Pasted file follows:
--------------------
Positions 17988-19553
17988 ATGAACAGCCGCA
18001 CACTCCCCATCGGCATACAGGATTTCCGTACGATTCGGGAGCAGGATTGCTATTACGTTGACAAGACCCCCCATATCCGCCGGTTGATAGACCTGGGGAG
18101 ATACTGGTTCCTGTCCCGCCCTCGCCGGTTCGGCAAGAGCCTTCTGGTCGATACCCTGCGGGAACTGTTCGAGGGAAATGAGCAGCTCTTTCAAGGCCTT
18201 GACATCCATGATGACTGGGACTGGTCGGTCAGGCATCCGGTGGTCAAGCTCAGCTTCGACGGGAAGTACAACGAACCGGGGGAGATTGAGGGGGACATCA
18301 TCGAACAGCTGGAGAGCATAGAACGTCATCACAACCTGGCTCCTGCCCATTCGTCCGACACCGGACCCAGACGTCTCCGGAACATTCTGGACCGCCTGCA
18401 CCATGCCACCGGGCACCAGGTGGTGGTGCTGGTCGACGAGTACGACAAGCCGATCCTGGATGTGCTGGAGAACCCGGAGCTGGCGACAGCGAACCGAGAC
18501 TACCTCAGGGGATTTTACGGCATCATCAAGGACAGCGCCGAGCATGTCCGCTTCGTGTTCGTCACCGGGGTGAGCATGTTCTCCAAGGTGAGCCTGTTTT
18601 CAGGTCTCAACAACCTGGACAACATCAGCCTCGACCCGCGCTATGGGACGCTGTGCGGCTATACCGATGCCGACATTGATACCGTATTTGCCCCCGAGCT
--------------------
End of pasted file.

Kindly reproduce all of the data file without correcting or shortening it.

Positions 17988-19553
17988 ATGAACAGCCGCA
18001 CACTCCCCATCGGCATACAGGATTTCCGTACGATTCGGGAGCAGGATTGCTATTACGTTGACAAGACCCCCCATATCCGCCGGTTGATAGACCTGGGGAG
18101 ATACTGGTTCCTGTCCCGCCCTCGCCGGTTCGGCAAGAGCCTTCTGGTCGATACCCTGCGGGAACTGTTCGAGGGAAATGAGCAGCTCTTTCAAGGCCTT
18201 GACATCCATGATGACTGGGACTGGTCGGTCAGGCATCCGGTGGTCAAGCTCAGCTTCGACGGGAAGTACAACGAACCGGGGGAGATTGAGGGGGACATCA
18301 TCGAACAGCTGGAGAGCATAGAACGTCATCACAACCTGGCTCCTGCCCATTCGTCCGACACCGGACCCAGACGTCTCCGGAACATTCTGGACCGCCTGCA
18401 CCATGCCACCGGGCACCAGGTGGTGGTGCTGGTCGACGAGTACGACAAGCCGATCCTGGATGTGCTGGAGAACCCGGAGCTGGCGACAGCGAACCGAGAC
18501 TACCTCAGGGGATTTTACGGCATCATCAAGGACAGCGCCGAGCATGTCCGCTTCGTGTTCGTCACCGGGGTGAGCATGTTCTCCAAGGTGAGCCTGTTTT
18601 CAGGTCTCAACAACCTGGACAACATCAGCCTCGACCCGCGCTATGGGACGCTGTGCGGCTATACCGATGCCGACATTGATACCGTATTTGCCCCCGAGCT